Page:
For months afterward, an army of volunteers and City and State and Federal employees worked the site -- first, looking for survivors, any survivors and then searching for remains. Many of them have catastrophic health problems and I'd be amazed if most weren't permanently traumatized by the experience to some degree or another.
Within a month of the attacks, the first U.S. Troops were on the ground in Afghanistan. A year and a half later, rightly or wrongly, there were troops in Iraq. Thousands will never come home. Others have come home damaged in obvious or in less visible ways. At present, there's no end in sight to the trauma for these people or the families they leave behind -- or come home to so fundamentally changed.
Today, on September 12, 2011, 9/11 is both history and a continuing trauma. There continue to be heroes and victims -- sometimes present in the same person. There will continue to be barbarism. There will continue to be opportunists of every stripe, not the least of them political. Eventually, hopefully sooner rather than later, it will all be history. At least until the next crisis.
As a society, we'll fulfill our debt to many of those who acted on our behalf and we'll fail others. I hope history will look back and decide we made a good faith effort. But the War on Terrorism will eventually give way to some other conflict, be it hot or cold.
A hundred years from now, whatever shape mass media takes will have human interest stories on the last surviving child born to a 9/11 victim. A disappointing number of High School students will answer that the Khmer Rouge attacked the World Trade Center and that Shanksville, PA was a Civil War Battlefield where Teddy Roosevelt delivered some speech. They'll be convinced that the question about an attack on The Pentagon must be a trick question.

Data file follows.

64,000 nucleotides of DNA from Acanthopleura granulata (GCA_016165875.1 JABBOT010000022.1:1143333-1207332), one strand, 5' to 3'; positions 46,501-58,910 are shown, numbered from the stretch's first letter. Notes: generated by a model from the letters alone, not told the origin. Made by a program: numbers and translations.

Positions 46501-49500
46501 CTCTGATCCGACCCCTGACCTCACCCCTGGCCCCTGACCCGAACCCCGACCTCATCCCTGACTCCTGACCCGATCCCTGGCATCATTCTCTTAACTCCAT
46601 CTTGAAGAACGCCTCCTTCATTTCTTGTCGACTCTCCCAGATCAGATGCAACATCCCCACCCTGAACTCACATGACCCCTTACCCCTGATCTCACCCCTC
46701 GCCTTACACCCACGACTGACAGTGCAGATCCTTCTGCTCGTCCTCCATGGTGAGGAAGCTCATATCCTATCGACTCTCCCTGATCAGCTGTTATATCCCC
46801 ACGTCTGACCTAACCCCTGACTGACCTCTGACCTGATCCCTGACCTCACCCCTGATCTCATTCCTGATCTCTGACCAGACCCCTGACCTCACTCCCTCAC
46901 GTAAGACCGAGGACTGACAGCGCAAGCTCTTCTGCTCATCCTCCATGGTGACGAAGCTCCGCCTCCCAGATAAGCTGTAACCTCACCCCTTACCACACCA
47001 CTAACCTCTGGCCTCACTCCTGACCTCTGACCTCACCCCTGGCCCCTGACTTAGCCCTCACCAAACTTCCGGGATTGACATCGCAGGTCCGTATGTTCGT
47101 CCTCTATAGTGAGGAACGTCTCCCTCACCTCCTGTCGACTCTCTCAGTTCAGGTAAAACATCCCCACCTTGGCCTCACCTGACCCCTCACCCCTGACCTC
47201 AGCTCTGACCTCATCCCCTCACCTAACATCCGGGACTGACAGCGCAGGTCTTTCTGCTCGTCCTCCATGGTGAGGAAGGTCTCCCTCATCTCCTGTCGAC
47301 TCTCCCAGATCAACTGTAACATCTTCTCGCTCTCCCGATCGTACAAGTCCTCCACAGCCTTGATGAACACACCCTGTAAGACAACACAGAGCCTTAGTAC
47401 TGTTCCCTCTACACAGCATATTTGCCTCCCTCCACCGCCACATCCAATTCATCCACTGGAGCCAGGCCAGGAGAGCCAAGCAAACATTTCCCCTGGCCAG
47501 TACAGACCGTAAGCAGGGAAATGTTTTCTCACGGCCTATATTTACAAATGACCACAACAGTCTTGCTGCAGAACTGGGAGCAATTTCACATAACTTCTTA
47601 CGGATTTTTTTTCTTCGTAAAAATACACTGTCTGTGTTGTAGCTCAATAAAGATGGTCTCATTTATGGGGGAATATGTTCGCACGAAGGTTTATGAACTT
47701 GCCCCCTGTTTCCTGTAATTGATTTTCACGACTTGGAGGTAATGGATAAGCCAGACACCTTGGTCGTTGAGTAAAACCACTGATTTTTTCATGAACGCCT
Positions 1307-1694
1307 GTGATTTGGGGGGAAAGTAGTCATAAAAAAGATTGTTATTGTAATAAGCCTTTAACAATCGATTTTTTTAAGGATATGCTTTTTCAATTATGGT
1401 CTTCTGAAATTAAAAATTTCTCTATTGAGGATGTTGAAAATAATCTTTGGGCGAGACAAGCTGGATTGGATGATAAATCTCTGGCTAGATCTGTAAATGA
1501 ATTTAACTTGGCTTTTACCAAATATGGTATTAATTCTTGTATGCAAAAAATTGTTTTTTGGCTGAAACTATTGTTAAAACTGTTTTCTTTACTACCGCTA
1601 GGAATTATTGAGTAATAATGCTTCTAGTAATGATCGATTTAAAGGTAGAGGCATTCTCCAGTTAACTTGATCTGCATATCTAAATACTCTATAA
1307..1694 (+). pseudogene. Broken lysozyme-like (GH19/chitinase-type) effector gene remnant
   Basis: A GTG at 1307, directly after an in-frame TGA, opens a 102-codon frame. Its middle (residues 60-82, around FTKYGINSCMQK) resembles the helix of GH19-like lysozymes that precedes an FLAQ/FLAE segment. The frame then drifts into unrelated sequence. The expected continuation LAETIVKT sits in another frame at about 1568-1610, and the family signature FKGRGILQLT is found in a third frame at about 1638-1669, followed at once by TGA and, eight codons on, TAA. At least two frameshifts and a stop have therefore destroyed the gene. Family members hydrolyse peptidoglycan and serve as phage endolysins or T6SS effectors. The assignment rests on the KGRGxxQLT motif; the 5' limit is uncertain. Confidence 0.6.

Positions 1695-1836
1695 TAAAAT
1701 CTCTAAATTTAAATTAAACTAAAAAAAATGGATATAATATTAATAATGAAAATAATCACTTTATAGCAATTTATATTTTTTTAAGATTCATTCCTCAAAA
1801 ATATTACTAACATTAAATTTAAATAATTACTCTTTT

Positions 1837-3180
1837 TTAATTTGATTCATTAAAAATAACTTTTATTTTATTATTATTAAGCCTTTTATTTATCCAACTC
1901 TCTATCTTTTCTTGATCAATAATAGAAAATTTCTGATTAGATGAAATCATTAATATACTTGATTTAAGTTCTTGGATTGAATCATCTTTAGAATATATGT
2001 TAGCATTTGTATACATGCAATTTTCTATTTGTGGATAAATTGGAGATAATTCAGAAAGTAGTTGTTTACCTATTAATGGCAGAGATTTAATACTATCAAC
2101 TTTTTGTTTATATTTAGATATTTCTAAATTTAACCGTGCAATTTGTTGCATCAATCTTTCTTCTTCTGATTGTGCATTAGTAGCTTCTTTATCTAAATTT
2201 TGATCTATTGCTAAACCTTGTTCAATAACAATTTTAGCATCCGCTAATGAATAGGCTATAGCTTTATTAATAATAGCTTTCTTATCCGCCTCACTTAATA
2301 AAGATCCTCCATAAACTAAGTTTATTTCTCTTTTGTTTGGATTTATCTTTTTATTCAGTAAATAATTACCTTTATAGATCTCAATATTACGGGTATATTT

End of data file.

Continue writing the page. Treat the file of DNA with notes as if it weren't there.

In the meantime, Ground Zero doesn't seem to exist anymore. It's been replaced by a well conceived and executed memorial. And every day it requires less imagination to see the completed new World Trade Center surrounding it.
This is as it should be.
Right now, to visit the site, you need a reservation and they seem to be booked solidly until late October. I plan to visit before the year ends. I'm pleased that they decided a traditional memorial combined with resurrecting a vibrant part of lower Manhattan was the right approach; was the right way to pay homage.
And I hope when I visit, there are children chasing each other through the trees with no idea they're anywhere other than a really pretty park.
That, too, is as it should be.
Gothamist Photo Tour of the Memorial.